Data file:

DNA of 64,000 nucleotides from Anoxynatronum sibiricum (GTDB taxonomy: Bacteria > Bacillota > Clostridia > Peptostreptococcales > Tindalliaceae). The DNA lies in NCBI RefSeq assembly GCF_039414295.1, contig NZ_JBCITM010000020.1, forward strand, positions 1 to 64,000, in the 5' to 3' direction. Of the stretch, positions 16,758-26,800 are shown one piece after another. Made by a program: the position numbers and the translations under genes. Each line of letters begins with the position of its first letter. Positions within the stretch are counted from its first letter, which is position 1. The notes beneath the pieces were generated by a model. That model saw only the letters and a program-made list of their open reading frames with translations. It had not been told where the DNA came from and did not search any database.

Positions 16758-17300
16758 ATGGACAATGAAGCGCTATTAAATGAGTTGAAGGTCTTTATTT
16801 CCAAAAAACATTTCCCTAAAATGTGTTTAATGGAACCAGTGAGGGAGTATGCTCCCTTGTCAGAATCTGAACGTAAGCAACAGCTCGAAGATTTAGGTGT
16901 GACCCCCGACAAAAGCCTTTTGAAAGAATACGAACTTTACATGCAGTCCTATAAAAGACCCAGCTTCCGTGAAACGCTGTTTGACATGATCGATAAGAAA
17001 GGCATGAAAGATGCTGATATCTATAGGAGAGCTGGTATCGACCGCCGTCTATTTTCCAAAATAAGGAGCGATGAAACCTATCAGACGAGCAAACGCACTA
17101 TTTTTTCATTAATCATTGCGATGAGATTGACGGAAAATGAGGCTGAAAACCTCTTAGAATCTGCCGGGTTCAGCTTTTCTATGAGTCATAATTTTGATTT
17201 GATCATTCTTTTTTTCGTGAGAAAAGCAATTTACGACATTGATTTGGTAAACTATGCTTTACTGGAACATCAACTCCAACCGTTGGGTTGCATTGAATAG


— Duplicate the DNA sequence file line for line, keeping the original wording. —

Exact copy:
DNA of 64,000 nucleotides from Anoxynatronum sibiricum (GTDB taxonomy: Bacteria > Bacillota > Clostridia > Peptostreptococcales > Tindalliaceae). The DNA lies in NCBI RefSeq assembly GCF_039414295.1, contig NZ_JBCITM010000020.1, forward strand, positions 1 to 64,000, in the 5' to 3' direction. Of the stretch, positions 16,758-26,800 are shown one piece after another. Made by a program: the position numbers and the translations under genes. Each line of letters begins with the position of its first letter. Positions within the stretch are counted from its first letter, which is position 1. The notes beneath the pieces were generated by a model. That model saw only the letters and a program-made list of their open reading frames with translations. It had not been told where the DNA came from and did not search any database.

Positions 16758-17300
16758 ATGGACAATGAAGCGCTATTAAATGAGTTGAAGGTCTTTATTT
16801 CCAAAAAACATTTCCCTAAAATGTGTTTAATGGAACCAGTGAGGGAGTATGCTCCCTTGTCAGAATCTGAACGTAAGCAACAGCTCGAAGATTTAGGTGT
16901 GACCCCCGACAAAAGCCTTTTGAAAGAATACGAACTTTACATGCAGTCCTATAAAAGACCCAGCTTCCGTGAAACGCTGTTTGACATGATCGATAAGAAA
17001 GGCATGAAAGATGCTGATATCTATAGGAGAGCTGGTATCGACCGCCGTCTATTTTCCAAAATAAGGAGCGATGAAACCTATCAGACGAGCAAACGCACTA
17101 TTTTTTCATTAATCATTGCGATGAGATTGACGGAAAATGAGGCTGAAAACCTCTTAGAATCTGCCGGGTTCAGCTTTTCTATGAGTCATAATTTTGATTT
17201 GATCATTCTTTTTTTCGTGAGAAAAGCAATTTACGACATTGATTTGGTAAACTATGCTTTACTGGAACATCAACTCCAACCGTTGGGTTGCATTGAATAG